For me, this strange desire was bred in from childhood - most, if not all, of my childhood memories are in the Lake District or the Derbyshire Dales or the Yorkshire Moors; anywhere but the rolling agricultural landscapes of Hertfordshire, where I grew up. When I first decided to move away from home, to go to university, again it was this landscape that drew me in, that made me feel something that the gentle grasslands of my home county could not.
Maybe it's my Northern blood - for hundreds of years, Lancashire-born family on my Dad's side have been throwing themselves at hills and hoping that they come back in one piec…

Country Roads (Take Me Home)

I am not, and I don't think I ever will be, a 'city girl'. I was brought up in Hertfordshire which, as I found when I first arrived at university, is apparently a county seen as 'basically London innit?' No. For the most part, no, it is not.

My Hertfordshire has very little to do with London, or any other city for that matter. My Hertfordshire is a small town with a street of shops and a street of restaurants, a wide town park, and beyond it fields on fields of crops, spattered here and there with tiny villages of increasingly ridiculous names (my favourite is 'Loudwater', because it truly belongs to a Tolkien novel). It's home to narrow country lanes and wide open spaces and the occasional forest. Not well known (9/10 people assume that I said 'Herefordshire' when they ask where I come from), nor very large, and certainly not a 'city' place, it has put deep roots in me that long to be surrounded by skies and grass, not buildings.

But s…

Deep roots are not reached by frost.

A couple of months ago, as happens every so often, I was sent a survey from a student discount organisation with which I have an account. Often I completely disregard these - and if I do complete them, it's the multiple choice answers only, I'm never engaged enough to write anything longer.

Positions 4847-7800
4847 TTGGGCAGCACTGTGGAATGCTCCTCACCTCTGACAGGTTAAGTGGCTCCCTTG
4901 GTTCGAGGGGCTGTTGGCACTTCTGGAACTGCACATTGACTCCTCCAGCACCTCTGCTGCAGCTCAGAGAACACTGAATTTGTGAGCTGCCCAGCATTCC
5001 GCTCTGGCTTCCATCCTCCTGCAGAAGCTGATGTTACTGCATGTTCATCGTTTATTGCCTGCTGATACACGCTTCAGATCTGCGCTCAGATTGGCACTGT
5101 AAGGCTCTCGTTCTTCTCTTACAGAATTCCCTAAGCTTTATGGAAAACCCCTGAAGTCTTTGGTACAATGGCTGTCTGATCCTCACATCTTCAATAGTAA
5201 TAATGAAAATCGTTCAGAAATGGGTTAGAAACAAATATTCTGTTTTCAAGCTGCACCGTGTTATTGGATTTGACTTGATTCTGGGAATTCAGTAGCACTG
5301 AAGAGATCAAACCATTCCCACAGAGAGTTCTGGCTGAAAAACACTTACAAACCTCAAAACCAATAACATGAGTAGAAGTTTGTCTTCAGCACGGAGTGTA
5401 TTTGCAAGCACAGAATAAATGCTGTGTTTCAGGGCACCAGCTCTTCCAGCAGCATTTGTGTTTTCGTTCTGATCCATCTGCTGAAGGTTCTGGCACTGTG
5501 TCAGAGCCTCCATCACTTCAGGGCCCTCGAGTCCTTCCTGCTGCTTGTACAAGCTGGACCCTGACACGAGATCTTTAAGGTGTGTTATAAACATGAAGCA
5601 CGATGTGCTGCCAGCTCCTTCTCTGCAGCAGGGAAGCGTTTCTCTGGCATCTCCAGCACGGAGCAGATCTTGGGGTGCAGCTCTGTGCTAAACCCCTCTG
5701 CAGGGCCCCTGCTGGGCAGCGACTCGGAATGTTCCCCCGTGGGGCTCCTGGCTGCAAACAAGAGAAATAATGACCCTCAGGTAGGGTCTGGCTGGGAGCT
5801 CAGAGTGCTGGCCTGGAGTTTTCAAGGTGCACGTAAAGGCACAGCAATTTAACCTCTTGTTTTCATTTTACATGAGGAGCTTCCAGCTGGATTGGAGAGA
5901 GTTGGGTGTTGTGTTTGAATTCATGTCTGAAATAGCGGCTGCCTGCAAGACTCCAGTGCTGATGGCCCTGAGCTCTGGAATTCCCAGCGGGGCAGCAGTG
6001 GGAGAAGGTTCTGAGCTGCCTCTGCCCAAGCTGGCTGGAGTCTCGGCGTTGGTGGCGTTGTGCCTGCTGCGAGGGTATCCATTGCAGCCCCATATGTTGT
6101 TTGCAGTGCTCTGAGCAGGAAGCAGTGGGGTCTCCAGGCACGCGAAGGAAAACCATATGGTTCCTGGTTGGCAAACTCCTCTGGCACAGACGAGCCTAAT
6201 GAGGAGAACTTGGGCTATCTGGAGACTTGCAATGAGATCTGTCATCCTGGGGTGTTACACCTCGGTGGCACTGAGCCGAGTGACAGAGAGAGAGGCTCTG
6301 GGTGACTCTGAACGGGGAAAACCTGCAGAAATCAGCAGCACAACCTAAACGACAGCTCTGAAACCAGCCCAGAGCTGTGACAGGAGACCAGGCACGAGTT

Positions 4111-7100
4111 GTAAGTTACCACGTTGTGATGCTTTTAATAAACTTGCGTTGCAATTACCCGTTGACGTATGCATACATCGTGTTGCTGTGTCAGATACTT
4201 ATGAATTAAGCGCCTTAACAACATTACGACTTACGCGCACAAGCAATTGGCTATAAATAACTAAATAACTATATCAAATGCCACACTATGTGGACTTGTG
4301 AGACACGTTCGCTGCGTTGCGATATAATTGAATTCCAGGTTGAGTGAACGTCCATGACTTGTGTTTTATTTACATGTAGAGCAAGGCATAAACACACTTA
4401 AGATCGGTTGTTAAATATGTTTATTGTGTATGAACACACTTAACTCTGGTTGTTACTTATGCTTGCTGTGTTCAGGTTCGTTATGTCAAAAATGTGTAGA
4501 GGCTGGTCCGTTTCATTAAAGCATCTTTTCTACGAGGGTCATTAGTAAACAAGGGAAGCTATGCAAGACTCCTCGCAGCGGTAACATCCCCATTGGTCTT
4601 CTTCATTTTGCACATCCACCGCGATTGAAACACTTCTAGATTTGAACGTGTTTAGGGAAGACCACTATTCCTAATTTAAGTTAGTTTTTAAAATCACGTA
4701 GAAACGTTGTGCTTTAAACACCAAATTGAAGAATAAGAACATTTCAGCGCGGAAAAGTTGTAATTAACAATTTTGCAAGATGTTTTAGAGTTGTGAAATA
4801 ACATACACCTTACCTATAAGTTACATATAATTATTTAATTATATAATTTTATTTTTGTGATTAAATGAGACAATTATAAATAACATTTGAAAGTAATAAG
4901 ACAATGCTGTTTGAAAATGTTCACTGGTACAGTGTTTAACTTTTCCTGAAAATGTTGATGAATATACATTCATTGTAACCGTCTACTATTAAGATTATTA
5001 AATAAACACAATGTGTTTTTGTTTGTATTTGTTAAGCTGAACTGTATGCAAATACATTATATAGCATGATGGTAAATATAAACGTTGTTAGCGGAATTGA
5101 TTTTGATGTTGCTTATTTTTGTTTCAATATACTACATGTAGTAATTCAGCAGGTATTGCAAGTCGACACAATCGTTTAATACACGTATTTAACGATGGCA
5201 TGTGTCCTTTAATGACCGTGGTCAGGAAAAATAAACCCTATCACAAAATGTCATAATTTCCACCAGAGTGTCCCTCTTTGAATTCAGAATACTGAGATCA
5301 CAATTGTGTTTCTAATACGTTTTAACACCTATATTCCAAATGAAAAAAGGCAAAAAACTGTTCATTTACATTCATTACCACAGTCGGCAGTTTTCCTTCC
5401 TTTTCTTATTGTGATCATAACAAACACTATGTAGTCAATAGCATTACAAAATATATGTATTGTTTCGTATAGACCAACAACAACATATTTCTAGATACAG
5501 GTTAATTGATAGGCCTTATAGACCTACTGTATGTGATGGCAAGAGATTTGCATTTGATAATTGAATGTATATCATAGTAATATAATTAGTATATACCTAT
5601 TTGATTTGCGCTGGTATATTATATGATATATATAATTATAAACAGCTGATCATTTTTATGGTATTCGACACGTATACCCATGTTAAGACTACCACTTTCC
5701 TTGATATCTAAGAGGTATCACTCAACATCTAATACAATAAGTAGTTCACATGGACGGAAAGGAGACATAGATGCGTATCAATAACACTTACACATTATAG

This particular survey, however, was from the Woodlands Trust. I'm a Zoology student and a conservationist, and it's safe to say that I care about trees, so I was more than willing to put in a little extra effort. The questions were as you would expect, until one in particular: "Is there any tree in your life with special significance?". I can imagine a lot of people answered a quick 'no' to this question and asked themselves what sort of a person did have a significant tree in their life. 
I am the sort of person that does. My community are the sort of people who do.
A month or so after, when I was home from university at Christmas, I took my dog on a walk of whic…

In All Honesty: To Myself and To You

To anyone and no one; and mostly to myself.

I have not posted here in a very long time. To have to say that is not what I wanted when I started this blog. But it is a fact, and I will not pretend that it isn't.

The truth is, that sometimes it can be extraordinarily hard to work out how you really want to spend your time - and even harder to act on it. When I first made this blog, it was because I thought that in the future I might like to become a wildlife or nature journalist, and that to have a blog would be a good idea. I put a lot of pressure on myself to write like a journalist, because I thought that's what I wanted...but all it did was make me feel that I couldn't write what I wanted to write. I thought that I needed to do Serious, Meticulously Researched Articles about important global issues; about conservation; about things that I am passionate about...but that honestly I'm neither informed enough to write about nor blessed with time to research, as I would …